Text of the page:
Last time we brought you camp reports from Inglesham. This time its the turn of the other main current Cotswold volunteer site at Bowbridge, above Stroud thank my cooks for the week as without them all stepping in last minute the camp would not have run as smoothly. Firstly thank you to Harri for shopping for us on the Saturday and setting us up with breakfast for the whole week, dinner for the first night and for a fair few lunches. Also to Maria for preparing the Saturday night’s dinner so I could go down to site with all the volunteers and to Jude for cooking for us and setting us up for the rest of the week, your food and cake as always was scrumptious. I also have to say ‘well done’ and ‘thank you’ to Alex for cooking a lovely spag bol and to Amanda for helping a lot for the Friday night BBQ. Now on to Sunday: Sunday was a really great start to the week. Everyone cracked on with the jobs at hand and we had a really successful day. A group of us, thanks to Alan Lines and his trailer driving-capabilities, brought down the scaffolding from Brimscombe whilst clearing the willow that Nigel was chopping up and taking that back to Brimscombe. Others worked hard block laying to create a dam to funnel water through a pipe that was hopefully going to go out through the lock chamber, under the bridge and out the other end. Unfortunately for us the flow of water coming down was
Cotswold Canals Phase 1A: Stonehouse to Brimscombe Bowbridge Lock: current project
Griffin Mill Lock: nearly complete
Stonehouse to Bowbridge: mainly being restored by contractors, mostly complete
Ham Mill Lock: current project Bowbridge to just below Brimscombe: mainly being restored by volunteers (CCT, WRG, KESCRG, NWPG); target end of 2015
Gough’s Orchard Lock: finished Brimscombe Port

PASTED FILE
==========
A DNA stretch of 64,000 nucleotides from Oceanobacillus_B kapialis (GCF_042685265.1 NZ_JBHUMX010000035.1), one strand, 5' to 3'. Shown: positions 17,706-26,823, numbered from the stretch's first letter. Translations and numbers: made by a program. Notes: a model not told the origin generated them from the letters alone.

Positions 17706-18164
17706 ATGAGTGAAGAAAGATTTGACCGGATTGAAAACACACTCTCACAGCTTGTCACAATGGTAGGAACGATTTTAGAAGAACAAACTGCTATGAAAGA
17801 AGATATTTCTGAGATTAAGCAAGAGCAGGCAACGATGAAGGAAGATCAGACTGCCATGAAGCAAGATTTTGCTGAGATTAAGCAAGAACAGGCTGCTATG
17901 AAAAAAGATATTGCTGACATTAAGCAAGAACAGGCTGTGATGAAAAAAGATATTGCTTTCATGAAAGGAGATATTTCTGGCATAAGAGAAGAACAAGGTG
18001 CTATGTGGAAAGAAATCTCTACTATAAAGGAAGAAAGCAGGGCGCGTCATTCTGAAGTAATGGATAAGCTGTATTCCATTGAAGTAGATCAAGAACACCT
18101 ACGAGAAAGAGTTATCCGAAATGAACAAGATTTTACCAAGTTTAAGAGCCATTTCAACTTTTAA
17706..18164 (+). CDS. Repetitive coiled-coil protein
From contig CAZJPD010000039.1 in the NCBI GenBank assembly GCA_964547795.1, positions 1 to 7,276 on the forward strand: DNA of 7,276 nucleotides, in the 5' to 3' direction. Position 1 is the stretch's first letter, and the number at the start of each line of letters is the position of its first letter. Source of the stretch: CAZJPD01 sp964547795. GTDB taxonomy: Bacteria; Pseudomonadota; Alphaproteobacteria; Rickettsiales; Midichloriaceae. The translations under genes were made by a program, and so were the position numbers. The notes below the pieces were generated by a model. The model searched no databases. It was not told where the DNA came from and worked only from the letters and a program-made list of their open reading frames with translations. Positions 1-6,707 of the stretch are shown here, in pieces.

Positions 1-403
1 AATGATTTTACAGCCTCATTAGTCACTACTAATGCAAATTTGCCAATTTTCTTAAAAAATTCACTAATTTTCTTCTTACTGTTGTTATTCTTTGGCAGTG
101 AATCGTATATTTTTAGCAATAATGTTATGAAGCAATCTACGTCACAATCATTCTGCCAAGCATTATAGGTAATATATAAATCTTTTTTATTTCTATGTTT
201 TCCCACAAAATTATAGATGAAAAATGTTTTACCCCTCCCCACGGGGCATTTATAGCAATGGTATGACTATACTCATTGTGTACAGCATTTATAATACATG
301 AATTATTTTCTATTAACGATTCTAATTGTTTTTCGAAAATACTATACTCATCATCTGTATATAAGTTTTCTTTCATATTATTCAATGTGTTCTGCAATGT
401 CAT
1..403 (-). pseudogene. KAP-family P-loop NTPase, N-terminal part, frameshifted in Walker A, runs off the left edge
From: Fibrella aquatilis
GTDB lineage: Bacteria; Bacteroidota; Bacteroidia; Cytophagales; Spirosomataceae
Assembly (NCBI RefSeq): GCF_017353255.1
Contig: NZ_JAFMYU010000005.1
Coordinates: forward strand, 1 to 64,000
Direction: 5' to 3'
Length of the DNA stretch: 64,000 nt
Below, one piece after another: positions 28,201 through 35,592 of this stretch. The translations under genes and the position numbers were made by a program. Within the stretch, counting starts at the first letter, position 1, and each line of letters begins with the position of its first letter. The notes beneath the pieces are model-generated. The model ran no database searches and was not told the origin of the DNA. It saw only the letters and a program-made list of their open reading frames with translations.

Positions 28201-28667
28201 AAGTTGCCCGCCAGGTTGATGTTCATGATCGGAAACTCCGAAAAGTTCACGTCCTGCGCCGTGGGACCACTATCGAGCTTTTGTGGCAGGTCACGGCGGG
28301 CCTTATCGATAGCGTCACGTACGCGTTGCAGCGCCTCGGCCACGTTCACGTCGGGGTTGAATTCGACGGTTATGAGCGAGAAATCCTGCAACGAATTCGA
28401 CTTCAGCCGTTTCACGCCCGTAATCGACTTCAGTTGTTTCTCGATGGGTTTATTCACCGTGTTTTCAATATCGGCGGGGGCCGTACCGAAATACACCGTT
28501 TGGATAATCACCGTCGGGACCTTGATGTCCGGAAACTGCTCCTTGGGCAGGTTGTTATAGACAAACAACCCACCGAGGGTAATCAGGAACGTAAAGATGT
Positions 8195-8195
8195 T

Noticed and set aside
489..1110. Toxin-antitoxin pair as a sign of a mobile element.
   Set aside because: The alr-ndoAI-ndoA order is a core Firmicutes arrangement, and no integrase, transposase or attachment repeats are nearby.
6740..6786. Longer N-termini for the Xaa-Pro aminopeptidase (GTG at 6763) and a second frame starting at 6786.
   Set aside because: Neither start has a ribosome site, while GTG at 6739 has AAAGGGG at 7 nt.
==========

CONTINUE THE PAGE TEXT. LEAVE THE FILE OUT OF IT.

very fast so it took rather longer than expected. Martin worked tirelessly with the pump to try and get it to work to maximum efficiency. Jude had arrived whilst we were all on site so we came back to the lovely smell of home cooking. That evening I had been tasked with finding a skittles alley but unfortunately failed in that they were either closed or non-existent. I was however adamant we would find a nice pub, which we did eventually come across. When we returned Rob had started a jigsaw puzzle, with a very captive audience watching and lending a hand. Lucy and Jane had joined us this evening and Chris was due to come the following morning. Monday: RAF Martin left us in the morning. We continued with the dam, completing the other half and inserting the pipe. Everyone started digging trenches and hoped the pump would begin to work its magic on the gallons of water in the lock chamber. We continued to drill a hole through the dam wall so that the pipe could fit through and Some then be eventually attached to scaffolding. Amanda helped Nigel and Alan with the Tirfor showing pure determination throughout the day, not wanting to give up. By the end of the day Amanda had definitely had the better of the stump. Trenches were dug ready for coping stone removal. That evening we headed to the cinema to watch inbetweeners 2 whilst Alan introduced Jude to â€˜Bobâ€™ and the puzzlers continued. Nigel unfortunately left us this evening to re-join the world outside the camp. It was great to have both him and RAF Martin for the first few days. Tuesday: due to the water situation (a vast amount) and lack of pump strong enough to pump out the water in the lock chamber a team moved onto block-laying, making a start on what was going to be the new wall along the towpath (which had collapsed in early spring due to bad weather). Andrew, Stan and Karl started on that whilst Tony mixed cement for them; it was a great team which continued to work well throughout the week. We were able to train a fair